Architect, sculptor, designer, writer, set designer, critic, and historian, “Demas Nwoko is all these things at once. When asked, he refers to himself as an artist-designer, which speaks volumes about the polyglot nature of his talent and work, and the rather narrow interpretation of the word architect, which has arguably kept his name out of the annals.” Lesley Lokko, curator of the 18th International Architecture Exhibition of the Venice Biennale, has awarded the Golden Lion for Lifetime Achievement to this multifaceted figure, born in 1935 in Nigeria, recognizing, among other things, his ability to introduce innovative techniques to architecture and set design, as well as incorporating African themes into most of his work.
“One of the central themes of the 18th International Architecture Exhibition is approaching architecture as an ‘expanded’ field of endeavors, encompassing both the material and immaterial worlds – says Lokko –, a space in which ideas are as important as artefacts, particularly in the service of what is yet to come. With all of its emphasis on the future, however, it seems entirely fitting that the Golden Lion for Lifetime Achievement should be awarded to someone whose material works span the past 70 years, but whose immaterial legacy, approach, ideas, ethos, is still in the process of being evaluated, understood and celebrated”.
Nothing could be more true of Nwoko’s work and career, which now has a new prestige thanks to the curator of the 2023 edition of the exhibition. Not surprisingly, in Lokko’s recent presentation of the event, which this year has been dubbed The Laboratory of the Future, she reiterated how the history of architecture, although not wrong, has long been incomplete. Exhibitions in general, but also this award, need to move towards greater openness and completeness: “They represent a unique opportunity to add to, change, or retell a story, whose audience and whose impact extend far beyond the walls and physical spaces that contain them. What we say publicly is fundamental, because it forms the foundation on which change is built, both in small and large steps.”
Demas Nwoko grew up in Idumuje-Ugboko. One of the most successful exponents of the modern art movement in his country, he was inspired in his early career by the most modern examples of architecture in his city and by the palace of the Obi (king), designed by his grandfather. Indicative of his multifaceted character, which extends beyond the usual definition of architect, during the course of his long career he established various cultural and artistic centers, such as Mbari Writers and the Artists Club, both exemplifying a new artform that combines African and Western modernist aesthetics, forms, and processes while reflecting on the spirit of political independence.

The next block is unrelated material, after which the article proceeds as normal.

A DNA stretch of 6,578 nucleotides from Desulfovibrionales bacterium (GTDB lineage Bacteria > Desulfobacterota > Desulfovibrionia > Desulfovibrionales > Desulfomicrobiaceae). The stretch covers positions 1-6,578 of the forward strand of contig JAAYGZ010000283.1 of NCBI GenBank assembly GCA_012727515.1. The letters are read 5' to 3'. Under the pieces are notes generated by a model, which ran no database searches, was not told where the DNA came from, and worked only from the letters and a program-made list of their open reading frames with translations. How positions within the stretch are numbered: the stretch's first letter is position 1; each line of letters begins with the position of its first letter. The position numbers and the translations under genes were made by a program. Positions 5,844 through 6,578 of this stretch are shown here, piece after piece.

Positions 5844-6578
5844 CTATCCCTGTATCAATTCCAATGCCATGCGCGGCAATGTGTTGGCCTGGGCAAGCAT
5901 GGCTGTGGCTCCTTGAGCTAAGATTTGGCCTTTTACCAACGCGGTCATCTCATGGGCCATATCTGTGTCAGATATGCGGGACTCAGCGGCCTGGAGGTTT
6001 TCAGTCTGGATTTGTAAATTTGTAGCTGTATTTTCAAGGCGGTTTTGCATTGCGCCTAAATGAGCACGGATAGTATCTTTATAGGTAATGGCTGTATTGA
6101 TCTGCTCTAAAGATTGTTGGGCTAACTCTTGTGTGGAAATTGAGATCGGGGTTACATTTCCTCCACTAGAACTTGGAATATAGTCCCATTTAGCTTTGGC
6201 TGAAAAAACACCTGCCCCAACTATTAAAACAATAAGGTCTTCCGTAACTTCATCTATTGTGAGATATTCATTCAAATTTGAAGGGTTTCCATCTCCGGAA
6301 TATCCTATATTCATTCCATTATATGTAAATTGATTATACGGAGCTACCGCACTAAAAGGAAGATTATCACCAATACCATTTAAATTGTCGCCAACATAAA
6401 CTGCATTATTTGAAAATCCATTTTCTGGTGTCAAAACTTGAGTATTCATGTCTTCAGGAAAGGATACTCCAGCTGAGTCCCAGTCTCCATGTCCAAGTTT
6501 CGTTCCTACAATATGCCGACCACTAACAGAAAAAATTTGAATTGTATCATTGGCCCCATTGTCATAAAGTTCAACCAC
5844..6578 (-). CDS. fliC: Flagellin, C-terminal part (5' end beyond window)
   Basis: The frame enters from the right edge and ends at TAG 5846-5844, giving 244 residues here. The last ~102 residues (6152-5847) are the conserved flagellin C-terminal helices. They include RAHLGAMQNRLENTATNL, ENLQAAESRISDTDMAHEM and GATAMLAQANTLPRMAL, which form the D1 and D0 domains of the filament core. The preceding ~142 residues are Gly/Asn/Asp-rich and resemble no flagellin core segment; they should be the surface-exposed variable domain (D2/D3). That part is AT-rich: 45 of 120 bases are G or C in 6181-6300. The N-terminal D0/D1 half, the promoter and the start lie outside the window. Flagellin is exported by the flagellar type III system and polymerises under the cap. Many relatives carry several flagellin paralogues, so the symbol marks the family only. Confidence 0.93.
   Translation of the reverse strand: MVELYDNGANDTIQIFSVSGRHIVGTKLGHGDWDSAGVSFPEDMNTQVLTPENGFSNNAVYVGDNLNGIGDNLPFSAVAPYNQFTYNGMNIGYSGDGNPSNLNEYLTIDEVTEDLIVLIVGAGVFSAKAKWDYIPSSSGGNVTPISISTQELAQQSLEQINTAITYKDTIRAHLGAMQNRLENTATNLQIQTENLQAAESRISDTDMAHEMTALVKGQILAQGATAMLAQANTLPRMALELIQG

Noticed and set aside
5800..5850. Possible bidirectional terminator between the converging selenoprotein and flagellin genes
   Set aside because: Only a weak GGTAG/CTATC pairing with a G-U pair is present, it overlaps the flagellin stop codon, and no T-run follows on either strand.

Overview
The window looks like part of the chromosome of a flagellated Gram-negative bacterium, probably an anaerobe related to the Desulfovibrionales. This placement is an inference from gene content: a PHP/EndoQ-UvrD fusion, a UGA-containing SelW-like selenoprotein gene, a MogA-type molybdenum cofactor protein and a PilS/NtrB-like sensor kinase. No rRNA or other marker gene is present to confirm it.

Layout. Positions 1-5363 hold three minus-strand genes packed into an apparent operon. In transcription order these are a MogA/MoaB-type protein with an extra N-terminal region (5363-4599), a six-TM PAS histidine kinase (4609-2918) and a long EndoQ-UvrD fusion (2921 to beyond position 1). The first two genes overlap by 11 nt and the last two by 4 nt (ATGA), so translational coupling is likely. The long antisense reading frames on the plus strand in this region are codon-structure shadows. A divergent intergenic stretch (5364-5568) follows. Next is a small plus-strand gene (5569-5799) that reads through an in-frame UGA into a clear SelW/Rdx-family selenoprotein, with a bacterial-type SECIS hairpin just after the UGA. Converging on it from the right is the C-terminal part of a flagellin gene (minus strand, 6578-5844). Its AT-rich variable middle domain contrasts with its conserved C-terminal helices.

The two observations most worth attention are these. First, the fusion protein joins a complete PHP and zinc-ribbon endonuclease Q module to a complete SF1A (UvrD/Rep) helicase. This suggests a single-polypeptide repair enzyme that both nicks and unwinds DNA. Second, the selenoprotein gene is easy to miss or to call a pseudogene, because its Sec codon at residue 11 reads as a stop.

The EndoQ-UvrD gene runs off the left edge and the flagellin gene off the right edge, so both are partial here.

His deep desire for a fusion of various disciplines is at the heart of his vision and philosophy. This has seen him gradually become an increasingly unique and non-conformist figure, including towards politics:
“He was one of the first Nigerian creators of space and form to critique Nigeria’s reliance on the West for imported materials and goods, as well as ideas, and has remained committed to using local resources – added Lokko –. Although relatively few, Nwoko’s buildings in Nigeria fulfil two critical roles. They are forerunners of the sustainable, resource-mindful,and culturally authentic forms of expression now sweeping across the African continent –and the globe –and they point towards the future, no mean achievement for someone whose work is still largely unknown, even at home. In 1977, writing about Nwoko’s first commission, to build the complex for the Dominican Institute in Ibadan, the architectural critic Noel Moffett wrote: 'Here, under a tropical sun, architecture and sculpture combine in a way which only Gaudí perhaps, among architects, has been able to do so convincingly.'”
The awards ceremony and inauguration of the 2023 Architecture Biennale will be held on Saturday, May 20, 2023 at Ca’ Giustinian, the headquarters of the Venice Biennale.
All images courtesy of Biennale Venezia